hydrothermal

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Related to hydrothermic: Hydrothermal vents

hy·dro·ther·mal

 (hī′drə-thûr′məl)
adj.
1. Of or relating to hot water.
2. Geology
a. Of or relating to hot magmatic emanations rich in water.
b. Of or relating to the rocks, ore deposits, and springs produced by such emanations.

hy′dro·ther′mal·ly adv.
American Heritage® Dictionary of the English Language, Fifth Edition. Copyright © 2016 by Houghton Mifflin Harcourt Publishing Company. Published by Houghton Mifflin Harcourt Publishing Company. All rights reserved.

hydrothermal

(ˌhaɪdrəʊˈθɜːməl)
adj
(Geological Science) of or relating to the action of water under conditions of high temperature, esp in forming rocks and minerals
ˌhydroˈthermally adv
Collins English Dictionary – Complete and Unabridged, 12th Edition 2014 © HarperCollins Publishers 1991, 1994, 1998, 2000, 2003, 2006, 2007, 2009, 2011, 2014

hy•dro•ther•mal

(ˌhaɪ drəˈθɜr məl)

adj.
of or pertaining to the action of hot aqueous solutions or gases within or on the surface of the earth.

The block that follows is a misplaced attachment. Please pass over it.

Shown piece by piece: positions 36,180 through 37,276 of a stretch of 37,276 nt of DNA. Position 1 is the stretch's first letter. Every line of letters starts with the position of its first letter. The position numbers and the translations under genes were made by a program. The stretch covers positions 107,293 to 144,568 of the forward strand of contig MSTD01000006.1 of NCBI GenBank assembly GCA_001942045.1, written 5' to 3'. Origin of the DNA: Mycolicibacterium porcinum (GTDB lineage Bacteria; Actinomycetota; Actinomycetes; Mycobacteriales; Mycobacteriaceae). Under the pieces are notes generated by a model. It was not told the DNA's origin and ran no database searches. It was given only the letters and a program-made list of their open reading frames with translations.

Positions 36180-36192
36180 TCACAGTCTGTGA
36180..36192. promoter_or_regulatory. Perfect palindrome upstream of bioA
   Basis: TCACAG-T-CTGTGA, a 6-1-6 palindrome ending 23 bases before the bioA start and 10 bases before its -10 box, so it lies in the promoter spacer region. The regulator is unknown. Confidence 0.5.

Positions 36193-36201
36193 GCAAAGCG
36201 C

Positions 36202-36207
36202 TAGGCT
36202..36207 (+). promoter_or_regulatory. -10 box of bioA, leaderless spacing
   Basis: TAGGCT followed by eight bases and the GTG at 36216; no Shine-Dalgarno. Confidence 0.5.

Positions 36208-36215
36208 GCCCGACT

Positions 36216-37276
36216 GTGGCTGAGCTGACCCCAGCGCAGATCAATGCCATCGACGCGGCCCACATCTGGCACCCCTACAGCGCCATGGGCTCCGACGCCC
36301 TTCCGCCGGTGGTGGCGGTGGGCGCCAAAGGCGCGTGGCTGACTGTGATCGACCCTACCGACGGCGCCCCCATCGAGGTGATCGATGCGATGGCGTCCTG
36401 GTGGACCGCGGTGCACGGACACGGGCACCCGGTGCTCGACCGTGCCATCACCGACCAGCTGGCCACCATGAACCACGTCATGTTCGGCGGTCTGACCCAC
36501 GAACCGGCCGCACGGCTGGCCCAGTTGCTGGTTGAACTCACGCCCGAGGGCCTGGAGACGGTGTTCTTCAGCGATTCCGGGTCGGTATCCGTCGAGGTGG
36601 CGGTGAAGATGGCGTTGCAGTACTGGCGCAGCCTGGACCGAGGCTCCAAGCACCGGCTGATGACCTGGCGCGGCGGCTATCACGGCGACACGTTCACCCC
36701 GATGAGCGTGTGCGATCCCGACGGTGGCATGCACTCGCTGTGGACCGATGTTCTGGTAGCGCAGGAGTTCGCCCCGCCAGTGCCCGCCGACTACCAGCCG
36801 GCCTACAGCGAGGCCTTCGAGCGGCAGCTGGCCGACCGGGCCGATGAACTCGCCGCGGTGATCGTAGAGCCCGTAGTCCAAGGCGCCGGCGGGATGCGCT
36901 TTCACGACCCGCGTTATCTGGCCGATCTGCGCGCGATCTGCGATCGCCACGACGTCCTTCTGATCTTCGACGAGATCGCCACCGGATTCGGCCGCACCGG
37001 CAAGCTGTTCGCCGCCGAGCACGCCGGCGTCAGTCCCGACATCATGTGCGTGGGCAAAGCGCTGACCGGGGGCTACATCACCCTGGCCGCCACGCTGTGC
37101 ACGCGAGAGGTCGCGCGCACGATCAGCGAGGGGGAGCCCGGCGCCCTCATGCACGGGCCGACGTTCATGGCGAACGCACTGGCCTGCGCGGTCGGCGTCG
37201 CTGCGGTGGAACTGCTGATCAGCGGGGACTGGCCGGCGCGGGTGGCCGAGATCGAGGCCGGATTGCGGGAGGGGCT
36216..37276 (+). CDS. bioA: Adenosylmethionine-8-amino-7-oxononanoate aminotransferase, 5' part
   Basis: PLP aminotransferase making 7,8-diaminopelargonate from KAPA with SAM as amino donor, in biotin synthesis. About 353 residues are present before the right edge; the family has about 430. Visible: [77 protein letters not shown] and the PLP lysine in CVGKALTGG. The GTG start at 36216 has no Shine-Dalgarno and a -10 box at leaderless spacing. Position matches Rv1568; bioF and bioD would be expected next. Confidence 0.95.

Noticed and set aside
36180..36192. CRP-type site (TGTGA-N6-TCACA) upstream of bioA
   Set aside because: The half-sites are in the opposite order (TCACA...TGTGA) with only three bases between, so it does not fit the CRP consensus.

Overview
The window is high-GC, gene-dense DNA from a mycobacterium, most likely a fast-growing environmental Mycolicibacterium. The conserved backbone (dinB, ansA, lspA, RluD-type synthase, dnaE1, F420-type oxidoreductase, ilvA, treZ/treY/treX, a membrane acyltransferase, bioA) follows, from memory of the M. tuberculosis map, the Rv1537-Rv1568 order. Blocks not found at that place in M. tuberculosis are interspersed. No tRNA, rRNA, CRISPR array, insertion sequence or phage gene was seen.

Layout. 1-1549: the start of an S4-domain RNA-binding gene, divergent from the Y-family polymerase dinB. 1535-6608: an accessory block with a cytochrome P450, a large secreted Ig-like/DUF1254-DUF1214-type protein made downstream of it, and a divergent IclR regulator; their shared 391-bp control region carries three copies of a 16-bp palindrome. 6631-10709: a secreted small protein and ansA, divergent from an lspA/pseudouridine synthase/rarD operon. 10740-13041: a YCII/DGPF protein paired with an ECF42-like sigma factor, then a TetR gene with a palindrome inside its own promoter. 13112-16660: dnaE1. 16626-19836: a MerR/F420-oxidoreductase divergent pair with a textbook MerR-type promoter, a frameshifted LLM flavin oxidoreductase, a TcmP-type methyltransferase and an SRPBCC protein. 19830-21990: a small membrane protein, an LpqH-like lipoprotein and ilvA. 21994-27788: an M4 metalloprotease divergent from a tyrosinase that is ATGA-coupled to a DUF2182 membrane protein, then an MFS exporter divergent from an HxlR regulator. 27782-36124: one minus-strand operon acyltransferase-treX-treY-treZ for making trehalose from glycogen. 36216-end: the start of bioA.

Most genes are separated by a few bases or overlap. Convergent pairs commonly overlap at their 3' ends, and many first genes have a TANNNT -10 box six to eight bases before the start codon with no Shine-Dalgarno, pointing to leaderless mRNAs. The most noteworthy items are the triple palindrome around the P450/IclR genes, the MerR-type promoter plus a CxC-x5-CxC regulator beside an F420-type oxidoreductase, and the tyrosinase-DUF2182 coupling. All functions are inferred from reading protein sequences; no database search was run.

[1840–50]
hy`dro•ther′mal•ly, adv.
Random House Kernerman Webster's College Dictionary, © 2010 K Dictionaries Ltd. Copyright 2005, 1997, 1991 by Random House, Inc. All rights reserved.

hy·dro·ther·mal

(hī′drə-thûr′məl)
1. Relating to hot water, especially water heated by the Earth's internal heat. ♦ Power that is generated using the Earth's hot water is called hydrothermal energy.
2. Geology Relating to the rocks, ore deposits, and springs produced by hot water or magma.
The American Heritage® Student Science Dictionary, Second Edition. Copyright © 2014 by Houghton Mifflin Harcourt Publishing Company. Published by Houghton Mifflin Harcourt Publishing Company. All rights reserved.
References in periodicals archive ?
Earthworms' population structure, correlation of hydrothermic conditions and earthworms abundance were studied in semiportable lab.
Further research is needed on the relationship between C[H.sub.4] uptake and hydrothermic factors.
The concentration of elements in the eggshells and associated sediments matched those present during the Gondwanic hydrothermic cycle - a period of geothermal venting that began 134 million years ago, and is believed to have ended by 110 million years ago.